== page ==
News Media Are Still Skittish About Using the G-Word

Rodger RtreitmatterDaniel Hernandez is a hero.

While at the Jan. 8 meet-and-greet outside a Tucson supermarket, Hernandez heard gunshots. He then ran to the wounded Rep. Gabrielle Giffords and propping her up against his chest to keep her from choking on her own blood. Once she was able to breathe again, Hernandez applied pressure to slow the blood loss from her head until paramedics arrived.

His quick action is widely credited with saving the congresswoman’s life.

Hernandez was soon being lauded not only for his bravery and his clear-headedness but also for his humility. “People have been referring to me as a hero,” he told CNN. “I don’t think that’s something that I am. “I thinkDaniel_Hernandez the people who are heroes are the people like Gabby who are public servants and who have dedicated their lives to public service. So it just makes me happy that I was able to help her in any way that I could.”

Since the shooting, the titans of American journalism have reported plenty of details about Hernandez, including—
He is 20 years old.

He is a student at the University of Arizona.

He is an intern in Giffords’s Tucson office.

He is majoring in political science.

He is of Mexican heritage.

He had only worked for Giffords for five days when the incident occurred.

His specific task at the “Congress on Your Corner” event was to sign in visitors.

His only medical training was through a certified nursing assistant course in high school.

He was born in Tucson.

He has two younger siblings.

His father is retired and his mother has a side business baking cakes.

In high school, he participated in academic decathlons, Junior Honor Society and student council.

One detail that the major news organizations haven’t told their readers and listeners, however, is that Daniel Hernandez is gay.

That fact was left to LGBT media outlets to report—the Washington Blade ran a front-page photo of Hernandez under the headline “Gay intern credited with saving Giffords.”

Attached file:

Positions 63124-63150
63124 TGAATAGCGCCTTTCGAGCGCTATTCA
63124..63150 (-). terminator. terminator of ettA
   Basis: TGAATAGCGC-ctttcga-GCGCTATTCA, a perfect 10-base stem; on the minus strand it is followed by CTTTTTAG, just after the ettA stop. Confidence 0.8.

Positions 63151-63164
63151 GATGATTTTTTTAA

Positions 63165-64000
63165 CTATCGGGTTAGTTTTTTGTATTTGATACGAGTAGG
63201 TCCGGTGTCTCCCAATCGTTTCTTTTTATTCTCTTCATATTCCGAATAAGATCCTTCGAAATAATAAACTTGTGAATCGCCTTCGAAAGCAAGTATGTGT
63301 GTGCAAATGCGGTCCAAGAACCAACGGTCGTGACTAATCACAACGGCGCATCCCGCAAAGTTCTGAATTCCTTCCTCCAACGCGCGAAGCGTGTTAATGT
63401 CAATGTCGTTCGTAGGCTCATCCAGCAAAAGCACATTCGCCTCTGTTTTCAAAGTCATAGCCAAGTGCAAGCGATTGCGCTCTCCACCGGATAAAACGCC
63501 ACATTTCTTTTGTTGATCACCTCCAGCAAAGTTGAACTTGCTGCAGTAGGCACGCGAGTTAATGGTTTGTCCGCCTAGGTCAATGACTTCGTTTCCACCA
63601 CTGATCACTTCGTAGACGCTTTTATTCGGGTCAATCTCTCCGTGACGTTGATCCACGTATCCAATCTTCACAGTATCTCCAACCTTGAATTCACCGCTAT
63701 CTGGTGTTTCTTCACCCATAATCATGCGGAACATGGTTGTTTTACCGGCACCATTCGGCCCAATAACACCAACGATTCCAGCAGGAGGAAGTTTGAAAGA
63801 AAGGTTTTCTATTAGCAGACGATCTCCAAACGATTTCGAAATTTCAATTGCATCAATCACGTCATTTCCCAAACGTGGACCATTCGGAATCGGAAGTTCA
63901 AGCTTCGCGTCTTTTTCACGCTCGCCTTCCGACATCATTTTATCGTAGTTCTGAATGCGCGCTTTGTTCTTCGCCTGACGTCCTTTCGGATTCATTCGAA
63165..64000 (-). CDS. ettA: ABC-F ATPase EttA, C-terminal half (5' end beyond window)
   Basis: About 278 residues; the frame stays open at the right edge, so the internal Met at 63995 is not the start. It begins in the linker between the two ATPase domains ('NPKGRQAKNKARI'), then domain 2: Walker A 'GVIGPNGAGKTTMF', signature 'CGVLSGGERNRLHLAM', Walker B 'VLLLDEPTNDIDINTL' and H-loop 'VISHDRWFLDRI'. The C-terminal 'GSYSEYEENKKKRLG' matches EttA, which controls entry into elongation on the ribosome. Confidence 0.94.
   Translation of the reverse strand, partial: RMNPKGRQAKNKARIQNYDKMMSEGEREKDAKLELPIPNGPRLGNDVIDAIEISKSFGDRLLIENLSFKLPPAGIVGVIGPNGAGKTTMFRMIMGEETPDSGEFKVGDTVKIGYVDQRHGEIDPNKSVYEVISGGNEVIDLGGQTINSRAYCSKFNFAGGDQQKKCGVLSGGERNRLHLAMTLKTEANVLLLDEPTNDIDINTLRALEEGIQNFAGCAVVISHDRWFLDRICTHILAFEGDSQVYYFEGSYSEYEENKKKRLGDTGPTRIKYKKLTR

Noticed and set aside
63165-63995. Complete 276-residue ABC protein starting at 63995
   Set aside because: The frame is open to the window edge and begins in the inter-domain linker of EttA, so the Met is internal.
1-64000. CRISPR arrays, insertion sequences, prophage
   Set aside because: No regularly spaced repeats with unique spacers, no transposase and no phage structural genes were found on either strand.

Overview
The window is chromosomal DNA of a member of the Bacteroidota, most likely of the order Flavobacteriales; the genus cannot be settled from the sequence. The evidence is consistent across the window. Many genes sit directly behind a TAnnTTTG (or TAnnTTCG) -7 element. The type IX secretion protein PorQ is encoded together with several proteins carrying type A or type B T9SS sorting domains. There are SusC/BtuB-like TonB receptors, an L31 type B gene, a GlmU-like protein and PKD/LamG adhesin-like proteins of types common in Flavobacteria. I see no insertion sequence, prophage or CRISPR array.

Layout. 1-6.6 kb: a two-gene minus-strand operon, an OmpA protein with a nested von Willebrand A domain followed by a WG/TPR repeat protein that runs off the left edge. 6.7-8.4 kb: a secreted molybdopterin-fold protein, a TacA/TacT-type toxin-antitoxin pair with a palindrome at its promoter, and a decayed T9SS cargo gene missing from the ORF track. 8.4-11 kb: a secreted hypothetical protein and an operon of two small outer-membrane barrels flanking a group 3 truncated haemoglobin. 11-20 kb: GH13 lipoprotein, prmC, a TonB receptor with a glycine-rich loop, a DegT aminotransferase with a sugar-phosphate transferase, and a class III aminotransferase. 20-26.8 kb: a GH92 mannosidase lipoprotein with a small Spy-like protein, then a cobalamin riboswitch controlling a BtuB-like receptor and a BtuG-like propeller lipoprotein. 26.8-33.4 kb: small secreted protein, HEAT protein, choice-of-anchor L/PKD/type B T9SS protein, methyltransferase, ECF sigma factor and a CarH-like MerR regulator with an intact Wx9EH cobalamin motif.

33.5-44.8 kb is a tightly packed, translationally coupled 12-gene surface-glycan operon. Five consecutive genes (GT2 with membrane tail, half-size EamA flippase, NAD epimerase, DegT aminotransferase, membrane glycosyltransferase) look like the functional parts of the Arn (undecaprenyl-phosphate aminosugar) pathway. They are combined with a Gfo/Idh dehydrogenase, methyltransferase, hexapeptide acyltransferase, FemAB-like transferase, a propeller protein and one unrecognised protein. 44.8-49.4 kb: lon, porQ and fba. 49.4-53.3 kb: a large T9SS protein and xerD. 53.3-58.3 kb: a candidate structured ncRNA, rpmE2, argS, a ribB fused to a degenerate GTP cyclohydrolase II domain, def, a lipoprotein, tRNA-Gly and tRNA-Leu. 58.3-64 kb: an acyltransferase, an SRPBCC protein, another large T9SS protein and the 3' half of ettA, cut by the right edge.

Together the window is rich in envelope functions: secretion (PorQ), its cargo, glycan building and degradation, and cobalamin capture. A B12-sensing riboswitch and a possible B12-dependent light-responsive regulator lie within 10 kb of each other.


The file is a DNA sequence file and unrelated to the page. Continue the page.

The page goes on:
My question: Now that LGBT characters proliferate on TV shows, Congress has voted to allow lesbians and gay men to serve openly in the military, and same-sex couples are marrying in several states, can’t the nation’s most influential news outlets start reporting when a gay man saves a person’s life?

Hernandez is comfortable disclosing his sexuality. When a reporter for the Texas gay paper, the Dallas Voice, asked him if he is gay, he confirmed that detail about his life without hesitation.

Nor did it take Woodward and Bernstein’s investigative skills to figure out that this young man might be part of the LGBT community. A quick scan of his Facebook page shows that he’s a member of the City of Tucson Commission on GLBT Issues.

And yet, a long list of major news organizations that have devoted plenty of ink or air time to reporting on Hernandez—including the New York Times, USA Today, and CNN—have kept the G-word out of their stories.

With the recent rash of suicides showing that many LGBT teenagers think it’s better to end their lives than to bear the stigma that comes with their sexuality, I say it’s time for news organizations to report that heroes come in all forms—including out and proud 20-year-old gay ones.

By Rodger Streitmatter

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